The Free Market as a Democratic Institution

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Let me preface
this by saying that democracy holds no mystical sway with me. Like
Lord Acton, I believe liberty is the highest political end. Nevertheless,
democracy is well regarded by great numbers of people. Among these
democrats and Democrats, often the free market is not so warmly
embraced. Few things are more democratic than the free market, and
so I find this lack of feeling for it by those who claim to support
democracy rather contradictory.

One may question
my conclusion that free markets are democratic. Fair enough, allow
me to explain. Dollars (or Euros or Pesos or what have you) are
votes. Each of us who has money engages in trade with markets of
some sort, and we vote with our Dollars for various products. Goods
and services that don't get enough votes disappear, whereas goods
and services that get large numbers of votes not only stay but tend
to become more pervasive.

There may be
complaints that this democratic free market is unfair, because some
have more votes than others. Perhaps, but the remedy, equalization
of incomes, is a totalitarian nightmare which is far more obviously
fundamentally undemocratic (or at least far more tyrannical). Nevertheless,
those with more income are simply getting more votes for what they
offer on the free market. If it is unfair, it is democratically
so.

The problems
we see with the market as it is now are not, as is so often claimed,
results of unrestrained capitalism. Instead, cases such as Enron
and WorldCom and Arthur Anderson can invariably be traced to government
intervention. Regulatory agencies and elected officials making rules
and regulations about what can happen in the market, restrictions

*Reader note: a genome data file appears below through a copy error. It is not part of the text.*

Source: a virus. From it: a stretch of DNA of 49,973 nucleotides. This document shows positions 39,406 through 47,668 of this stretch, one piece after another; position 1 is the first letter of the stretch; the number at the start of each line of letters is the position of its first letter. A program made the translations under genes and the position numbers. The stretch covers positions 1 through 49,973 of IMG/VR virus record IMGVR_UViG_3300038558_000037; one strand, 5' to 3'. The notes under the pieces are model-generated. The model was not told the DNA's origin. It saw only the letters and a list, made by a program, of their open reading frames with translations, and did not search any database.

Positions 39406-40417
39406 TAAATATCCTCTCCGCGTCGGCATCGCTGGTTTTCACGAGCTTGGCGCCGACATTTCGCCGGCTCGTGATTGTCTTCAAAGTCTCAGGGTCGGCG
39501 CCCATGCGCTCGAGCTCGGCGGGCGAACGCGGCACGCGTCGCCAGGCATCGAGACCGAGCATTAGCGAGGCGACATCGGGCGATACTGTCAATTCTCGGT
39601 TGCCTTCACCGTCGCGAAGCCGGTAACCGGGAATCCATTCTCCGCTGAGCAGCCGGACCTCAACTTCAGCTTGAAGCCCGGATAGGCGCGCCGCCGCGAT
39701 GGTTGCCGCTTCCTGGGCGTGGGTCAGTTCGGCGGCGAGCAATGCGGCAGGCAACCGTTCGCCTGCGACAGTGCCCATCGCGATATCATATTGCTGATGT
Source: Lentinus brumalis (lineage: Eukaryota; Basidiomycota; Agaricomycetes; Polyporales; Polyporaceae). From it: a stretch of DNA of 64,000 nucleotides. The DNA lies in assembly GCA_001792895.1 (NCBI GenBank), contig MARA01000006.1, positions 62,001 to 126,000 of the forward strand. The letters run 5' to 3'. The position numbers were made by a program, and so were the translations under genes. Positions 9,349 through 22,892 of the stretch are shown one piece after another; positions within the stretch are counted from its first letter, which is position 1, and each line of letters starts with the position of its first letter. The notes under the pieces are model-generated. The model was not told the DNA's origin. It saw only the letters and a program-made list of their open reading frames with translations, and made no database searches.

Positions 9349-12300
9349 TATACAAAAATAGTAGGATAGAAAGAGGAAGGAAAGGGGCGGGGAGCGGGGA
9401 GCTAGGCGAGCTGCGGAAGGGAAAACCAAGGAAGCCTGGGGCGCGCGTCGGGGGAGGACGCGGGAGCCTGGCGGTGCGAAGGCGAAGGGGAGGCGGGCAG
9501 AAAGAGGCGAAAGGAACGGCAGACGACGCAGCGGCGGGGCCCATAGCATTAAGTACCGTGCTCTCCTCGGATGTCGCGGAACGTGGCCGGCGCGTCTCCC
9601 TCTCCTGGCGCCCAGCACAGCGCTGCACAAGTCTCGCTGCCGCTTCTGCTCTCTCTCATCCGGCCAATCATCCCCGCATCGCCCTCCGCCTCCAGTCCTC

upon the free market, allow these and other companies to get away
with things that an actual free market would prevent. Sometimes
these officials and agencies are acting on what they believe are
the best interests of the people at large and sometimes it's the
businesses that are expected to benefit, but that does not change
the fact that it is a political corruption of the democratic process
of the free market.

Left alone,
the market would police itself, as companies that engage in foolishness
would rapidly lose votes to other more competent companies seeking
those votes. But if a sufficient minority wanted to preserve a particular
good or service, they could do so, regardless of the majority opinion.
A democratic process that can not only serve the majority but also
fulfill the desires of the minority is a wondrous thing indeed.
In fact, it's rather a rare case that anything on the free market
earns votes from the majority, and to earn a majority of all the
votes would be impossible(except through coercive and undemocratic
taxation by the government, of course).

And so I ask
all good democrats and Democrats to please work toward the goal
of removing the corrupting influence of government from that most
democratic of all institutions, the free market. It is responsive
to minorities, it brings prosperity and the fulfillment of human
wants, and it is entirely based upon what individuals choose to
support. We should indeed work to spread the democratic institution
of the free market throughout the world.

July
9, 2002

Christopher
Powell (send him mail)
is Vice-Chairman of the Oklahoma Libertarian Party. He lives in
Bethany with his wife and two children.

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